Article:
When it comes to fault in an accident, it is often not a black and white issue. There are many ways in which an injured party may be found partially at fault for an accident. When it comes to personal injury the tendency is to apportion responsibility between parties in an accident.
How Does Contributory Negligence Affect an Award?
An example of contributory negligence would be if an injured driver was not wearing a seatbelt at the time of an accident. The injured party may be apportioned 25% fault for their own injuries. When liability is split between the parties, the damage awards are adjusted to that percentage. For example, if your case was worth $100,000, the 25% that you were liable for would be deducted and the amount you would recover would only be $75,000.
In what ways can you be contributorily negligent for your own injuries in an accident? There are many ways you can be found negligent in different instances. Let’s take a look at these.
As a Driver
As in the example above, if you are not wearing a seatbelt, you may be found partially liable for your own injuries. The precept behind this is that you would not have suffered the extent of injuries you have if you had been wearing a seatbelt. This is regardless of who actually caused the accident. Contributory negligence also extends to abiding by all rules and regulations of the road and exercising safe driving habits such as checking mirrors and watching for other cars.
Driving under the influence or while engaging in distracting behavior will also be considered contributorily negligent, regardless of who was at fault for the accident. It is up to a driver to take personal care of their own safety of themselves and others while behind the wheel of a car.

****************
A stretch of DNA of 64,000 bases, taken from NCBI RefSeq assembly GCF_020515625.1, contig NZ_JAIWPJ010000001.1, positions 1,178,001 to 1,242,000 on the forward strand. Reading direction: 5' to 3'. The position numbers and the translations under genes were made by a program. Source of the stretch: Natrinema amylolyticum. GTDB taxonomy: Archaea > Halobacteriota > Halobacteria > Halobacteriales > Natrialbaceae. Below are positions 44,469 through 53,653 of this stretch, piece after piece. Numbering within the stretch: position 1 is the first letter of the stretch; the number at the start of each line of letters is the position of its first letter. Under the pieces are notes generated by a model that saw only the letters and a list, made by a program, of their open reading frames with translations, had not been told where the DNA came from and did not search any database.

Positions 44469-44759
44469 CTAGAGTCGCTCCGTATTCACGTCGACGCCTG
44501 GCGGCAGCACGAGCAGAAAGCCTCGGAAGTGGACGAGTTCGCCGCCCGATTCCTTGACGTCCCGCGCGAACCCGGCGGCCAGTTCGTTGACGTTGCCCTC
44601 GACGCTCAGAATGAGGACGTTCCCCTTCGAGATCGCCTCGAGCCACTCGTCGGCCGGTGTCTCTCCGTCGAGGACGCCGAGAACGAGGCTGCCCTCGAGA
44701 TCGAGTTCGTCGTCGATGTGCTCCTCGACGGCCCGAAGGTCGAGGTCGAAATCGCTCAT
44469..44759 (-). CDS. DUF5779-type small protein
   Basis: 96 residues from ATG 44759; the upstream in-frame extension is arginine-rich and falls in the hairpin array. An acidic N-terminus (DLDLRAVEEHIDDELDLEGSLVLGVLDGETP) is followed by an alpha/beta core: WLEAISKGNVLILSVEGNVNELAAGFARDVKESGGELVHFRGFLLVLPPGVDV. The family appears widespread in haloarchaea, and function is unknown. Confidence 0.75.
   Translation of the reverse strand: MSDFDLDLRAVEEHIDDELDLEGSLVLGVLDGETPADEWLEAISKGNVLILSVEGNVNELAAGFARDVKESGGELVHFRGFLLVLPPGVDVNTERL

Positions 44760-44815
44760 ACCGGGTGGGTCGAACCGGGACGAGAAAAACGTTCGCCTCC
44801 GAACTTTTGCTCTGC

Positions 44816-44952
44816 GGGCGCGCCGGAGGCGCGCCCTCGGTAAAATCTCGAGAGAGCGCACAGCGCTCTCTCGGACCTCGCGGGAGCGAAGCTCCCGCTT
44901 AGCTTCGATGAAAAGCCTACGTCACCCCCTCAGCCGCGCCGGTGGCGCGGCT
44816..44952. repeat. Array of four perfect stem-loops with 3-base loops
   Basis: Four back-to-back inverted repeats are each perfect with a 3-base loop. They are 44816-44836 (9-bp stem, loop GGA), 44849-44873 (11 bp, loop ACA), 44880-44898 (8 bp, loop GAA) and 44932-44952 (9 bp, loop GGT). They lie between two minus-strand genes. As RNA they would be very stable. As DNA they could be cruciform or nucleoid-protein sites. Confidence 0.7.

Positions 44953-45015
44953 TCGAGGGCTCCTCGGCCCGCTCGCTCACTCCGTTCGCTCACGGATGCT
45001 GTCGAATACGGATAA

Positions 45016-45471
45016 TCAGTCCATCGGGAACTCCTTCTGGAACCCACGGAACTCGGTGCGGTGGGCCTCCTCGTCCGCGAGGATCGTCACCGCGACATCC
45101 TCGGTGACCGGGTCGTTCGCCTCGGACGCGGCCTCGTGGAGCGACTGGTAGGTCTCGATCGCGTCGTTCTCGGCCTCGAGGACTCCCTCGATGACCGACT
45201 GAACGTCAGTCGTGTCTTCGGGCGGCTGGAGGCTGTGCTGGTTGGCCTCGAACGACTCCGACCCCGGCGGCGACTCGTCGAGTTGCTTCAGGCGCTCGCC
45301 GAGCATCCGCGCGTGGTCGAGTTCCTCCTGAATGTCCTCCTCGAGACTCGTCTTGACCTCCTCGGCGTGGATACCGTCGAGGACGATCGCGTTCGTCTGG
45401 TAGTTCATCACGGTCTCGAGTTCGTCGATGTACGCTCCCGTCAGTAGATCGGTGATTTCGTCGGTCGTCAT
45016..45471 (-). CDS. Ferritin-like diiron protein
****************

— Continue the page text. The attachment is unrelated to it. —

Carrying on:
As a Pedestrian
If you have been injured in a pedestrian accident, there are ways you can be found contributorily negligent for your own injuries. As a pedestrian, you are responsible for taking reasonable steps toward your own safety. Although a pedestrian is far more vulnerable in the case of an accident and drivers have a responsibility to be attentive to their surroundings, a pedestrian has an obligation to ensure their own safety when walking where there are cars and road traffic by crossing at crosswalks and following all pedestrian laws.
As a Cyclist
Failing to abide by cycling laws and even failing to wear a helmet can result in the injured party being found contributorily negligent. Negligence can be apportioned differently depending upon the injury as well. For instance, a cyclist not wearing a helmet may be found more negligent if the injury was a brain injury instead of a broken bone.
If you have been injured in an accident, one of the most important things you can do for yourself is to know your legal rights. Call the injury lawyers at AB Personal Injury Lawyer. We have been the personal injury lawyers in Sault Ste. Marie and throughout Ontario that more accident victims have trusted throughout the years. With over fifty years combined experience, we can assist you after an injury. Call us to discuss your legal rights with a no-cost consultation.